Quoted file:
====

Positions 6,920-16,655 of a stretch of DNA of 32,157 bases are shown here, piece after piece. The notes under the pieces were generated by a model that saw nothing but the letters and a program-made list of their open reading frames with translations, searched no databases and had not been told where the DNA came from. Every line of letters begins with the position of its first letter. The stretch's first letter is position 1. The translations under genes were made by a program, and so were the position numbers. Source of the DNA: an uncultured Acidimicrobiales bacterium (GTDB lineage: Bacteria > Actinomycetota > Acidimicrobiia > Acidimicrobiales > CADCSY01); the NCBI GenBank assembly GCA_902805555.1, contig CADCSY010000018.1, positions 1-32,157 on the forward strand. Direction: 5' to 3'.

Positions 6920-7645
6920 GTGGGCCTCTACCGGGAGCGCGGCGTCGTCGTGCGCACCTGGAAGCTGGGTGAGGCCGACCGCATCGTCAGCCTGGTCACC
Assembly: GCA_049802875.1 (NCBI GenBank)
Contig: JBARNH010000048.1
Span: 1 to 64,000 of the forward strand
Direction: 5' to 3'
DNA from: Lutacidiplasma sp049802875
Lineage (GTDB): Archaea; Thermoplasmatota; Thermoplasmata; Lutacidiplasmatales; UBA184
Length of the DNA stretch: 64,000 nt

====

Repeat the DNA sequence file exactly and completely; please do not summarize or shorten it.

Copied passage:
Positions 6,920-16,655 of a stretch of DNA of 32,157 bases are shown here, piece after piece. The notes under the pieces were generated by a model that saw nothing but the letters and a program-made list of their open reading frames with translations, searched no databases and had not been told where the DNA came from. Every line of letters begins with the position of its first letter. The stretch's first letter is position 1. The translations under genes were made by a program, and so were the position numbers. Source of the DNA: an uncultured Acidimicrobiales bacterium (GTDB lineage: Bacteria > Actinomycetota > Acidimicrobiia > Acidimicrobiales > CADCSY01); the NCBI GenBank assembly GCA_902805555.1, contig CADCSY010000018.1, positions 1-32,157 on the forward strand. Direction: 5' to 3'.

Positions 6920-7645
6920 GTGGGCCTCTACCGGGAGCGCGGCGTCGTCGTGCGCACCTGGAAGCTGGGTGAGGCCGACCGCATCGTCAGCCTGGTCACC
Assembly: GCA_049802875.1 (NCBI GenBank)
Contig: JBARNH010000048.1
Span: 1 to 64,000 of the forward strand
Direction: 5' to 3'
DNA from: Lutacidiplasma sp049802875
Lineage (GTDB): Archaea; Thermoplasmatota; Thermoplasmata; Lutacidiplasmatales; UBA184
Length of the DNA stretch: 64,000 nt